HAMILTON, Ohio -- It's no secret that EpiPen prices have been soaring, but doctors say there's an alternative that is just as effective but a lot less costly.
Fort Hamilton Hospital is one of many outpatient pharmacy locations where patients can refill a prescription for epinephrine With epinephrine, patients can make their own DIY EpiPen-style injectors, according to doctors.
All one needs is a portable container, a needle, syringe and a vial of epinephrine, Dr. Marcus Romanello, chief medical officer at Fort Hamilton Hospital, said. The supplies cost a total of about $10.
The medication can be administered to the thigh as usual.
"It's a weight-based dose that would be prescribed by your doctor, so you would draw up the recommended amount," Romanello said.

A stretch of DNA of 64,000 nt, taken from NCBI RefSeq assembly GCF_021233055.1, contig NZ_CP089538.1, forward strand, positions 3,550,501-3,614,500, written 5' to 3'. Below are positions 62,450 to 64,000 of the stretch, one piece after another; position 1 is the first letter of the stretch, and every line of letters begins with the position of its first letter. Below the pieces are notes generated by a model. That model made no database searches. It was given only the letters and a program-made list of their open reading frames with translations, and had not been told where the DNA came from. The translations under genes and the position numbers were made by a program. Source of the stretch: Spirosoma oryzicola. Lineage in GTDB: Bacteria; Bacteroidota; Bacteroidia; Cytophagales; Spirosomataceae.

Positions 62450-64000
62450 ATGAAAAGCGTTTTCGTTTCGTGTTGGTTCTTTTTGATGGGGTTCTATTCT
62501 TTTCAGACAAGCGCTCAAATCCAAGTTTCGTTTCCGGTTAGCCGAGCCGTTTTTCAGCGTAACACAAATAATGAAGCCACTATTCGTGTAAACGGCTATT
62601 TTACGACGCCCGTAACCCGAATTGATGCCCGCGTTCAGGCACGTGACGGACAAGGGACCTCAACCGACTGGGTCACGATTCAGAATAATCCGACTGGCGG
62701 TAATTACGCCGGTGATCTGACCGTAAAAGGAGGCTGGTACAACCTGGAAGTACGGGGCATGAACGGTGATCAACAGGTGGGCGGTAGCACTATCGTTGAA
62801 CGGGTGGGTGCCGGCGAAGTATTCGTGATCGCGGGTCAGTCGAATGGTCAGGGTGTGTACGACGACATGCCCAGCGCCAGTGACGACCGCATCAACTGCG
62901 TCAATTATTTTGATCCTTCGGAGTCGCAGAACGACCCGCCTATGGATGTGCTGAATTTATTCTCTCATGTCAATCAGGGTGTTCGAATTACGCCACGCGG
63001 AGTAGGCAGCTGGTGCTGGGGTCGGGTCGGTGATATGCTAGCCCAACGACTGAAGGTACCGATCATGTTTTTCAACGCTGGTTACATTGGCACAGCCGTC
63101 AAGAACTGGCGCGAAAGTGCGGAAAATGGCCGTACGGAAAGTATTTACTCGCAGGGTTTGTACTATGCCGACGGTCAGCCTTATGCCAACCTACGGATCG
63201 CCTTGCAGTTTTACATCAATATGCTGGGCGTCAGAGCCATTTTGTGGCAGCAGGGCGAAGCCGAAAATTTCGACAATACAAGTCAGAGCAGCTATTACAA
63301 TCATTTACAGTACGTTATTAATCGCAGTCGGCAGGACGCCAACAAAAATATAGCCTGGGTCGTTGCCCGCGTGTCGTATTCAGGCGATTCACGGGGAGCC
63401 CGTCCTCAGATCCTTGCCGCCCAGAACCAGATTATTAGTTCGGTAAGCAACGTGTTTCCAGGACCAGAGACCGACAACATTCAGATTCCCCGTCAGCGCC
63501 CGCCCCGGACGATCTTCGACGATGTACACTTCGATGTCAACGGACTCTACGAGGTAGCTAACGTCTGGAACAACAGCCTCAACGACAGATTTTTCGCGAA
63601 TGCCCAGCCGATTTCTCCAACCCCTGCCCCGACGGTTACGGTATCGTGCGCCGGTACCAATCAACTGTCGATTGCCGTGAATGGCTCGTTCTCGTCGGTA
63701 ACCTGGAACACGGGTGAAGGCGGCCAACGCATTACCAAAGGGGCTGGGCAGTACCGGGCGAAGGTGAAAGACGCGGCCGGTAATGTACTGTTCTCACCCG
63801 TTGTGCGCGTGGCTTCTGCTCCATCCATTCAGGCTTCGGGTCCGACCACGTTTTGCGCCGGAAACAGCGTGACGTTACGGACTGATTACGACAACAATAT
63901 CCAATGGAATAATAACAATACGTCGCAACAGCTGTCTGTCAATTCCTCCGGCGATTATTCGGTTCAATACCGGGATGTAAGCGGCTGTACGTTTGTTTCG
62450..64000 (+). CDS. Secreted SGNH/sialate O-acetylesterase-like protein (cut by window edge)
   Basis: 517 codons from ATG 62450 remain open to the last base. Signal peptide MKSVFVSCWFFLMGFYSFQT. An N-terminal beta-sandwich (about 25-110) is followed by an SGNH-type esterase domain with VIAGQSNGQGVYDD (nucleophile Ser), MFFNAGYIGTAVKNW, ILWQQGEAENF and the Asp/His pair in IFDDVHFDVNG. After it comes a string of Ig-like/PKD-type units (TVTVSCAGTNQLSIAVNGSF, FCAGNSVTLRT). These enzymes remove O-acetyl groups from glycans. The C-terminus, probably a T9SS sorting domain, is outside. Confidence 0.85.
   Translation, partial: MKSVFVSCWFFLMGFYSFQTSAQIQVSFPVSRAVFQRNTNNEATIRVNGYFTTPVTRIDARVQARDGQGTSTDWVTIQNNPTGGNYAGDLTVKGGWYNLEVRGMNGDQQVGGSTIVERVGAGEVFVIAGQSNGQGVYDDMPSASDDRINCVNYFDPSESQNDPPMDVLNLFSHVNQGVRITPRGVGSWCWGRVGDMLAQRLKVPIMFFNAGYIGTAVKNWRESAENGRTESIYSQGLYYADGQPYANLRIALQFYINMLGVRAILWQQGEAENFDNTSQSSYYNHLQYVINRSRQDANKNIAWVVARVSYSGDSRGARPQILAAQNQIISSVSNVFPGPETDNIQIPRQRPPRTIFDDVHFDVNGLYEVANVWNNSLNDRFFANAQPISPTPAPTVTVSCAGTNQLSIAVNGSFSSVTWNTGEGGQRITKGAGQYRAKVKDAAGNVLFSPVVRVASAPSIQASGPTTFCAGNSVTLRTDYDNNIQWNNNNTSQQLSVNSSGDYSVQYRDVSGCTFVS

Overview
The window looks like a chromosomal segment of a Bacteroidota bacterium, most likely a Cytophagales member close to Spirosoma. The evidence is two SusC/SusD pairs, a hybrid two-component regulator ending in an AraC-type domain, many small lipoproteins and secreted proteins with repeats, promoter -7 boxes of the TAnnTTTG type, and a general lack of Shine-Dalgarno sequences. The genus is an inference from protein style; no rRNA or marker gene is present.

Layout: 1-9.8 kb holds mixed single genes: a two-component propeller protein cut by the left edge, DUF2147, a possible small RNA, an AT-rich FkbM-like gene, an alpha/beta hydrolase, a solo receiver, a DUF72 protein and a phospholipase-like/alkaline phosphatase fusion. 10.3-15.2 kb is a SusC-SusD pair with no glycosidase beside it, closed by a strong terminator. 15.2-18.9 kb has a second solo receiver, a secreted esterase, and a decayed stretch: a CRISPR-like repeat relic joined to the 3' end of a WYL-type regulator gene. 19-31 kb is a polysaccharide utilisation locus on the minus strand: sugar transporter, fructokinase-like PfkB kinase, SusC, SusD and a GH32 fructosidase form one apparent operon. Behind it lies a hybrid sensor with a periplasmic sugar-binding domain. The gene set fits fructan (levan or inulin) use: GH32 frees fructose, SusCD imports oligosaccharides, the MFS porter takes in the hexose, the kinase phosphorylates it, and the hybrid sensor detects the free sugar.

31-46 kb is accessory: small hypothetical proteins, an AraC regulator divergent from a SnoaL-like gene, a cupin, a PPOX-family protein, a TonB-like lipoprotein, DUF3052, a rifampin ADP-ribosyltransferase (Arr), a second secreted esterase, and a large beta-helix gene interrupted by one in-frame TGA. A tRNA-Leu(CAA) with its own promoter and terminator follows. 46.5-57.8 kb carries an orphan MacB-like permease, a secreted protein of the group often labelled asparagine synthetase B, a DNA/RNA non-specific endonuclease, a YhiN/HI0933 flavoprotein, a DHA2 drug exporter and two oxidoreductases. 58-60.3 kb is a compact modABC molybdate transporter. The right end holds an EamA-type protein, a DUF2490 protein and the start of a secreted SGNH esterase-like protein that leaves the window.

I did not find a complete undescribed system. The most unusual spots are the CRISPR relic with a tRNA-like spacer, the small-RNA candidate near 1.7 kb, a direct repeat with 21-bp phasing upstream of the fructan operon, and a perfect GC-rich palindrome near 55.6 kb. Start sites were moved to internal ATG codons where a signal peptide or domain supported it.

The standard vial of epinephrine can contain as many as six doses for a child. That's more doses than an EpiPen offers.
But how well would it work in schools or other settings? Romanello said a nurse or paramedic would be comfortable drawing up and administering the medication. It's actually the standard way paramedics give epinephrine, he said.
In Hamilton City and Middletown schools, nurses said they've been using a program known as "EpiPens For Schools" to supply free EpiPens in each school building.
Due to state law, students cannot carry a needle and vial to school unless it's an epinephrine auto-injector like an EpiPen.
According to Romanello, the only true difference between the EpiPen and the DIY version is the convenient packaging that disguises the needle and the spring mechanism, making the EpiPen easier to use. And then there's the price.
"They can't go without a life-saving device, so carrying your epinephrine with you is imperative," Romanello said.